“Our economy is not as productive as it would be if we had more people employed,” Miller said.
The budget committee also heard the budget requests of multiple agencies Thursday, including:
The troubled Mississippi Department of Corrections is requesting an increase in its budget of nearly $33 million, to $365 million, for the coming year, to hire more officers and make other improvements in efforts to stave off action by the federal government that could force far more spending, new MDOC Commissioner Burl Cain told lawmakers.
“This department has been neglected so much by the people who ran it before that we are having to play catch-up,” Cain said.
Cain said he is also focusing on rehabilitation and re-entry programs, but wants to go beyond just education and skills training for inmates, and provide religious programs as he did when he led the Louisiana prisons system.
“If you don’t so something about the heart — teach morality — then you’ve just created a smarter criminal,” Cain said. “It takes religion. That’s where you find morality quicker than anything else. I don’t care what religion it is.”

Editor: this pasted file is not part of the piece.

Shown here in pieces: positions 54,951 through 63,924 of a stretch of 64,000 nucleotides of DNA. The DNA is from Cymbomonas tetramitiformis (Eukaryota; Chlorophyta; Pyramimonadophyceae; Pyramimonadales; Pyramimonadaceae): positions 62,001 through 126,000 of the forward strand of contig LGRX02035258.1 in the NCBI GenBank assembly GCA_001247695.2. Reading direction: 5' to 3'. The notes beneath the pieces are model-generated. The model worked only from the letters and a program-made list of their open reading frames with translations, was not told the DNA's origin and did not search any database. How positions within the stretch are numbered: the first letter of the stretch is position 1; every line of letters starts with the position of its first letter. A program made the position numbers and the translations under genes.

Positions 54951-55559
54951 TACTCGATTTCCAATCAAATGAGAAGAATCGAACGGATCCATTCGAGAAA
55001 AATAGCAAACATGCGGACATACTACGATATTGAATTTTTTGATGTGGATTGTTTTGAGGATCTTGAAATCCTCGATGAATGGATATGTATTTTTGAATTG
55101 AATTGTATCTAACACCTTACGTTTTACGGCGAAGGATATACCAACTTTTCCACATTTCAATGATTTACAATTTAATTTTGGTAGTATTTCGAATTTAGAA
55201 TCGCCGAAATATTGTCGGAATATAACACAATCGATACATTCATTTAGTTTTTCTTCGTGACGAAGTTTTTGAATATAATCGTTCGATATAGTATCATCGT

The Department of Public Safety is asking for a budget of $97 million, a $5.7 million increase from the current year.
New Public Safety Commissioner Sean Tindell said the department has been making improvements to its embattled driver’s licenses services that will reduce long waits and lines. He said the agency also continues planning for a new headquarters campus in Rankin County, and hopes to start construction on the $70 million facility in 2021 and complete it in 2024. Tindell said he hopes to train and hire more Mississippi Highway Patrol troopers and more Mississippi Bureau of Narcotics agents to combat the opioid problem, which he said has been exacerbated by the COVID-19 pandemic.